But what happens to the step-sisters? At the grand Royal wedding, the step-sisters are attacked by birds, and both have their eyes plucked out. Condemned to live in blindness for the rest of their lives for their wickedness and falsehood.
Our Disney version of Snow White is not so different from it’s original form. The main differences can be found only at the end. Snow White is placed in the famous glass coffin by her loyal seven dwarfs, and set upon a hillside so that many may see her. She is spotted by a prince who falls in love with her, and the dwarfs allow him to take her with him. Along the road the carriage goes over a bump, which dislodges the poisoned apple from her throat and brings her back to life.
The evil step-mother, who was actually her own mother in the original, attends the wedding of a neighbouring prince because she hears that his bride is the most beautiful in all the land. Upon discovering that the bride is Snow White whom she thought was dead, she is thrown into a bitter rage, and forced to wear hot iron plates which make made her dance until she dropped down dead.
As with the other fairy tales so far, the beginning is on the whole very similar. Although the young princess is put to sleep by a prophecy rather than a curse. As the original tale goes, she is awoken after 100 years by the loving kiss of her devoted prince. This kiss breaks the charm, and the entire castle who had been lying unconscious, are awoken.
According to the brothers Grimm, the sleeping princess was not awoken by a kiss. She remained asleep while the princess molested and raped her, she continued to remain unconscious throughout her nine month pregnancy term, and still didn’t wake up as she was giving birth to her twin children. It is only when one of her children sucks on her finger tip, and removes the lodged splinter of wood that she is awoken.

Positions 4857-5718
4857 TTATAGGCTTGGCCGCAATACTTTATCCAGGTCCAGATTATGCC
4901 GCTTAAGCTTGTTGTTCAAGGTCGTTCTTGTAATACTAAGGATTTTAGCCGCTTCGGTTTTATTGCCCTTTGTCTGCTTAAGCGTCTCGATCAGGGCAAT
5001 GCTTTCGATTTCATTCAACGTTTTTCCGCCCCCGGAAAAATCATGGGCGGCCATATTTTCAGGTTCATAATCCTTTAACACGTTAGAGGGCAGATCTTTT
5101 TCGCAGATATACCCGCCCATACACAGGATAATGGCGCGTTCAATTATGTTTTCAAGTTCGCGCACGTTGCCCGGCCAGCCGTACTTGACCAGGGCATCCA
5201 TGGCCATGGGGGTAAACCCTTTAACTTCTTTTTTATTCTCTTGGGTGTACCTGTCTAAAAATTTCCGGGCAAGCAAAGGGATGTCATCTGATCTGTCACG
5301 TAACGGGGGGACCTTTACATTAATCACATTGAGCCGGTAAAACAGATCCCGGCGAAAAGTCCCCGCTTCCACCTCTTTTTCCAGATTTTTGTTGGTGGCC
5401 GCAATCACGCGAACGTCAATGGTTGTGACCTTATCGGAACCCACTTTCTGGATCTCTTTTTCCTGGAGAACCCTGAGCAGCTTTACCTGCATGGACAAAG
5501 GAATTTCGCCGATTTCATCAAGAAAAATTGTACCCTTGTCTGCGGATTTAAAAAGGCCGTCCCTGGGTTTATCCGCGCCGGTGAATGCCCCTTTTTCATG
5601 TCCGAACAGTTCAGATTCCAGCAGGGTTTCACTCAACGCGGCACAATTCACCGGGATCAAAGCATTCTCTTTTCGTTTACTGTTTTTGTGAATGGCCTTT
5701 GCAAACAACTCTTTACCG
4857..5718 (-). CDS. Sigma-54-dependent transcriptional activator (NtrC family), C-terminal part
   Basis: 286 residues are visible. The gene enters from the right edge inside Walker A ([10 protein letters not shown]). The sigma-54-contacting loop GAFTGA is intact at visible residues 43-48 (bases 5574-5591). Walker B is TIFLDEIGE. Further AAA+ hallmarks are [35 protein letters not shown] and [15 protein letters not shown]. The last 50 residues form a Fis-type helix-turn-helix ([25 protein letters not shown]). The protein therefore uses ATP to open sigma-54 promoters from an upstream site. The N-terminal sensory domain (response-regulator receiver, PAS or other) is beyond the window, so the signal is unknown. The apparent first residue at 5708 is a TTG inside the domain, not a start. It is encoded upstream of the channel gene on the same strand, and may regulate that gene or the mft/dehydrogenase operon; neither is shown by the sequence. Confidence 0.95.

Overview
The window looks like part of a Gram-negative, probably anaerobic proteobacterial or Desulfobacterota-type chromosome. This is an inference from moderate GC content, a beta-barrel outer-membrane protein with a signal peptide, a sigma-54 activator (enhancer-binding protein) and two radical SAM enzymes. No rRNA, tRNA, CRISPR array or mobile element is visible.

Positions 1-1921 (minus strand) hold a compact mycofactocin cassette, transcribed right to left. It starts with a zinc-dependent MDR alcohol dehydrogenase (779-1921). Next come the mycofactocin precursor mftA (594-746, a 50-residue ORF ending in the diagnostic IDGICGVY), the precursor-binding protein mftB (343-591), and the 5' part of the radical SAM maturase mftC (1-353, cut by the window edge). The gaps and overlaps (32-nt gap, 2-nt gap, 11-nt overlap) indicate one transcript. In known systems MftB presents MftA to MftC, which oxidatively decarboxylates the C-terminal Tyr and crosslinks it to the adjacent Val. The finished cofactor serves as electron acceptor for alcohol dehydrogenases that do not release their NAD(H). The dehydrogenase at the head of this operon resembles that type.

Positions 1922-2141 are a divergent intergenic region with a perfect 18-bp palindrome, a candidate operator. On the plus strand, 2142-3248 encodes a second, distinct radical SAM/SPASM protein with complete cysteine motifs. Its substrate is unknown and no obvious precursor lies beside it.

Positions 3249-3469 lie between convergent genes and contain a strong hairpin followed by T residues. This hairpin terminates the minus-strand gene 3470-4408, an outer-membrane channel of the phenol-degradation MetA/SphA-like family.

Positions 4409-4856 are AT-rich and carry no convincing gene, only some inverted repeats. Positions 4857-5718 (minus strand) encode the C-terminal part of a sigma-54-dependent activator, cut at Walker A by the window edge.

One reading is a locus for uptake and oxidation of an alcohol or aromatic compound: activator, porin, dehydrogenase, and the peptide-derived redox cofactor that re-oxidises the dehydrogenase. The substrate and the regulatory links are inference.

The Little Mermaid
While our best known version of The Little Mermaid has its own highs and lows, with some very distinct and sinister moments remaining, it is a huge step away from the original by Hans Christian Andersen. Our little red-headed sea-friend trades in her life among the mer people to have legs and live on land with the handsome prince with whom she has fallen so madly in love. However as a consequence of her actions, she is not able to walk on her legs without experiencing extreme levels of agony – her experience is described as walking on knives.
And if this wasn’t cruel enough, the prince doesn’t choose her. He marries another woman, and leaves the little mermaid unloved. At which point she is so distraught, that she throws herself back into the ocean to live as she had once before. However when she touches the water she turns to ocean froth. As part of her spell she would never have been able to return to a life under the sea.
These are only the most popular fairy tales dispelled. There are many many more of these. From the myth of Pocahontas and John Smith to the family favourite Goldilocks and the Three Bears.
It is clear that these tales were passed down generation to generation by oral tradition. Brothers Grimm were one of the first to write the tales down, to get the documented and standardised. You will find many replicas of these famous tales across multiple cultures. From a Vietnamese Cinderella to a Finnish ‘The Wolf and the Seven Young Kids’, the variations are almost endless. And extremely interesting.
The stories were certainly spread by a thicker skinned generation. One who had to deal more directly with physical threats, and used the tales to warn of the dangers in living under-cauticously. All stories carry a moral lesson, and those that are infused with incest and sadistic behaviours are all the more memorable.
This leads us to consider that if our fairytales are deep rooted in a dark past, is it the same with other genres of our literary culture? More on this to follow…
This is a topic which has aroused a lot of online discussion, and below I have listed below some other interesting blogs:
Listverse’s ‘Top 10 Gruesome Fairy Tale Origins”
Mental Floss’s “8 Fairy Tale’s and their not so Happy Endings”